September 2009
Featured Articles

Coon Dog Memorial Final Resting Place for Hunters’ Faithful Canine Companions

The sign that marks the entrance to the cemetery.


As the old saying goes, "A dog is a man’s best friend." And in the case of coonhounds that phrase couldn’t be truer. A good coondog not only serves as a best friend, but also as a hunter, a faithful guide and guardian through the deep, dark woods during a late night hunt.

So it’s no wonder when Troop passed away, his owner, Key Underwood, chose to have a proper burial for his faithful friend and longtime hunting companion. Just as a service would be held for a person, Troop was laid to rest beneath the shade of a tree, in a grassy meadow set back in the woods of the Freedom Hills Wildlife Management Area in Northwest Alabama on September 4, 1937.


Two treeing dogs mark one corner of the graveyard.


Several friends joined Under-wood to say good-bye to Troop at one of his favorite spots to hunt known as "Sugar Creek." The spot where Troop was buried had long-time been a place for many coon-hunters and dogs to gather and camp before and after a hunt. Hunters swapped stories and strategies about previous hunts as well as upcoming hunts. It was a popular place; one the half-bird-song and half-redbone coonhound, Troop, loved more than any other spot he hunted with Underwood.

Later, Underwood took a large rock from an old chimney and with a hammer and a chisel he carved the name Troop, his birth date and death date. He completed the headstone by engraving a simple cross above the name.

The burial of Troop marked the beginning of the Key Underwood Coon Dog Memorial Graveyard located just outside the town of Cherokee off Alabama Highway 247. Since that day in 1937, more than 185 dogs from all across the country have been laid to rest there on the peaceful piece of property nestled deep in the hills of Colbert County.

Each year, nearly 7,000 people come from all over the United States to visit the remote location of the cemetery to pay respects to the beloved coonhounds and browse the many different headstones. Owners often return to the graveyard and place flowers on the monument of their deceased hound, but many visitors have no sentimental connection. They want to see just what a coondog cemetery is all about. A recreated version of the cemetery was even featured in the hit-movie from 2002, "Sweet Home Alabama."

Pictured are markers for some of the dogs buried in the Coon Dog Memorial Graveyard.

A tin sign nailed to a tree near the cemetery’s entrance off a winding gravel road declares "Only cemetery of its kind in the world, only COON HOUNDS are allowed to be buried."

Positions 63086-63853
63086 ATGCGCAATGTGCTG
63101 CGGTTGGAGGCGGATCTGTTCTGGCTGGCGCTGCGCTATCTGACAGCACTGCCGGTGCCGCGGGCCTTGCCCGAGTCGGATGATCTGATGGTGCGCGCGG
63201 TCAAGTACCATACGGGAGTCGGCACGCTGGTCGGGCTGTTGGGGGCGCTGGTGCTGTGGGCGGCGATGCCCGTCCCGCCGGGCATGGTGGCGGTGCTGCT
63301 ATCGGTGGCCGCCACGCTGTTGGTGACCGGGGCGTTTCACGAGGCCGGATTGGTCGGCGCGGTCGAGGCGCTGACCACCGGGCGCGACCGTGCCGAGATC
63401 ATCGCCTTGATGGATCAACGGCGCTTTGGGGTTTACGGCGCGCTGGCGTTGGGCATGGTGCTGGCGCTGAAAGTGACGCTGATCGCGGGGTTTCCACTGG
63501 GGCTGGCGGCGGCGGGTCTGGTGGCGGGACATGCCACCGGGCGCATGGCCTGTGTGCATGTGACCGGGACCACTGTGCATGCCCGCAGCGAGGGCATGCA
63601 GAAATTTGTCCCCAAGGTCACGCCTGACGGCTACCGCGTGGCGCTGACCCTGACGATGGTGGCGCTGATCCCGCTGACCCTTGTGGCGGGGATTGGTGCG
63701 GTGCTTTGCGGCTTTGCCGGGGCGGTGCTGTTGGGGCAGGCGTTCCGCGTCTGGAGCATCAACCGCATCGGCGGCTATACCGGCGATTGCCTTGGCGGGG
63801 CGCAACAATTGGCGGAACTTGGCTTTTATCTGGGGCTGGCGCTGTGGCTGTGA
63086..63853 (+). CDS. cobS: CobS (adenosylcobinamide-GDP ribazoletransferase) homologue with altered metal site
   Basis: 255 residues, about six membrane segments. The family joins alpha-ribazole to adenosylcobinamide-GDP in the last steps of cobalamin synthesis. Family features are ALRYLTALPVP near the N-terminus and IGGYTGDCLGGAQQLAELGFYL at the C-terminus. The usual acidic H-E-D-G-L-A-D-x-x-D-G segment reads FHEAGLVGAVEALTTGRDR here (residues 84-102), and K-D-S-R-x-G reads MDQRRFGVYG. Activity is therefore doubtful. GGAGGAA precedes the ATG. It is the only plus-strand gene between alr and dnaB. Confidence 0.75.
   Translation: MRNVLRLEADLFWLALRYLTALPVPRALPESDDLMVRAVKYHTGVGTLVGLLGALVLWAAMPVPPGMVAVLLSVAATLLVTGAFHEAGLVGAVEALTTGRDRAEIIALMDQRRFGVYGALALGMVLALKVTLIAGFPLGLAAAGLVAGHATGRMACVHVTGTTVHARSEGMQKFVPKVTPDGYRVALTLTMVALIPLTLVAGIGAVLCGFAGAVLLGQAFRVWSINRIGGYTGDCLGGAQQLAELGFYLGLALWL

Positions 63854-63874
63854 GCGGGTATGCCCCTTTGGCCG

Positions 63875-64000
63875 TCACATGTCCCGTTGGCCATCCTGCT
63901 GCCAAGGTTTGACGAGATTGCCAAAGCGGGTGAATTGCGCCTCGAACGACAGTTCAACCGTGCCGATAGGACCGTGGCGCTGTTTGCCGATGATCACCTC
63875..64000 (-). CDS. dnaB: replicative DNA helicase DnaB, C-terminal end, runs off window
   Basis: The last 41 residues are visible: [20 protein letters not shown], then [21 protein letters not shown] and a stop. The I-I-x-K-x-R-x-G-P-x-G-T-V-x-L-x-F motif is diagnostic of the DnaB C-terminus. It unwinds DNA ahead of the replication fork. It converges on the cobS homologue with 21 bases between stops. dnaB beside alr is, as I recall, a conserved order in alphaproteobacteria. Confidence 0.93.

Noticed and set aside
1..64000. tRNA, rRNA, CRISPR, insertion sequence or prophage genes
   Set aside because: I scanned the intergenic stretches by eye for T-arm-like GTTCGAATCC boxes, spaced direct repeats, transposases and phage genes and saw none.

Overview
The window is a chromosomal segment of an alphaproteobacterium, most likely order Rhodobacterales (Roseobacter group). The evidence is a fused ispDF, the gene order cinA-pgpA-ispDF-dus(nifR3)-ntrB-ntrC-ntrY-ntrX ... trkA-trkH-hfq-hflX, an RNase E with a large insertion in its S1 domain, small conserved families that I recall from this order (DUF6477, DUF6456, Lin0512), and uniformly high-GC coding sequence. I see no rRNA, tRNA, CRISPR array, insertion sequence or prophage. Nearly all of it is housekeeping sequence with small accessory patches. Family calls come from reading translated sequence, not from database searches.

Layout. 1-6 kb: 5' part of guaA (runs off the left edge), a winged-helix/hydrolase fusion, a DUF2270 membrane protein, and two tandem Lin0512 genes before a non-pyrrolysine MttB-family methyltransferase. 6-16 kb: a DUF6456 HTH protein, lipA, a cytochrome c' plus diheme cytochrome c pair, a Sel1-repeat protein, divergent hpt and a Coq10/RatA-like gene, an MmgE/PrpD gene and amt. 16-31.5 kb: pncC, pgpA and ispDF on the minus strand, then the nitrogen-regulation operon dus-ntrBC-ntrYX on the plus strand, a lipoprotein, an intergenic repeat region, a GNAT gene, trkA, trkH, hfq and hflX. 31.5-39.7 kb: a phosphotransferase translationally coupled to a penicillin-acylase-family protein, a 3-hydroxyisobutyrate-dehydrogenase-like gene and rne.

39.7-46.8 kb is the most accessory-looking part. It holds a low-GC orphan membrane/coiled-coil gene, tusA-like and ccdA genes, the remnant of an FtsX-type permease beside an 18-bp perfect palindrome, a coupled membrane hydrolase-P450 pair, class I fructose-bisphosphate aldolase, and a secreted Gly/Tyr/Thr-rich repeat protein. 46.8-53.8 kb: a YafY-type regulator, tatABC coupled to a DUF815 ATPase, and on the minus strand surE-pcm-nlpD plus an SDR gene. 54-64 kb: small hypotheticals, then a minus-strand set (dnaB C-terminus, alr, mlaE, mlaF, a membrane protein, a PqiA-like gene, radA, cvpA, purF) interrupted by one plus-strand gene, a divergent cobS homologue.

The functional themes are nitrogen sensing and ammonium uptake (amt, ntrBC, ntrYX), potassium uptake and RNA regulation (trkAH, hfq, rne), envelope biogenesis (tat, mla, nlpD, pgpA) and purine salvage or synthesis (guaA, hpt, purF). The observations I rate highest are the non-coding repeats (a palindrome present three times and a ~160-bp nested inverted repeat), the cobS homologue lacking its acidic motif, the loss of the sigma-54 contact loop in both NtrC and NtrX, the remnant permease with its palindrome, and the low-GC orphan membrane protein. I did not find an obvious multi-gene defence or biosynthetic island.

Large granite statues of dogs barking up a tree sit on both sides of the driveway leading up to the small field of headstones decorated with dog collars and artificial flowers.

In the field, each headstone placed at the Key Underwood Coon Dog Memorial Graveyard is unique, varying in size and shape. The headstones are made from different materials from wood to rock; some are homemade while some are professionally done just as any monument found in an ordinary cemetery would be. Ranger, Rock, Crowder, Old Red, Preacher, Patches, Daisy, Tex, Old Tip, Lulu Belle, Hank and Smokey are just a few of the dogs buried there.


The inscription on each stone is just as unique as the monument itself. Each stone is representative of the bond between the owner and the dog. One reads "ability and class all in one." Others read "our once in a lifetime coonhound," "a joy to hunt with," "will be hard to replace." Then the simple "my best friend" is engraved on a neighboring stone. Some of the most touching words adorn the headstone of the coonhound Track. The tribute to the hound is made of a simple piece of tin with the words "he wasn’t the best, but he was the best I ever had."

Several stones include the owners’ name and breed of the hound, black and tan, blue tick, and redbone are among the most popular. Etched in many of the stones are the name, registered name and UKC (United Kennel Club) registration number. Others stones list the hound’s accomplishments: Night Champ, World Champion, UKC Triple Nite Champion and more.

Some even list the cause-of-death along with a personal testimony of the hounds’ hunting ability. "Blue Kate was struck by a car while running a raccoon," the imprinted tin said on top of a large stone. "In six years of ownership treed more than 200."

To qualify for burial in the Key Underwood Coon Dog Memorial Graveyard, dogs must meet three requirements. First, the owner must claim their pet as an authentic coondog. A witness must then also declare the deceased dog was indeed a real coonhound. And for the final requirement, a member of the local coonhunter’s association must view the dog and declare it an authentic coonhound as well.

Each Labor Day, a celebration is held at the cemetery to mark the founding of the remarkable place. People come from all around to clean and decorate the coonhound’s graves.

They also have live music, dancing and the popular liar’s contest, where participants see who can tell the biggest tale.

The Key Underwood Coon Dog Memorial Graveyard and the Labor Day celebration are just a couple of proofs coonhounds are truly special to their owners. The hounds are sincerely loved by the hunters who walk hundreds of miles through the dark woods alongside them on many, many late-night coon hunts.

Mary-Glen Smith is an AFC intern.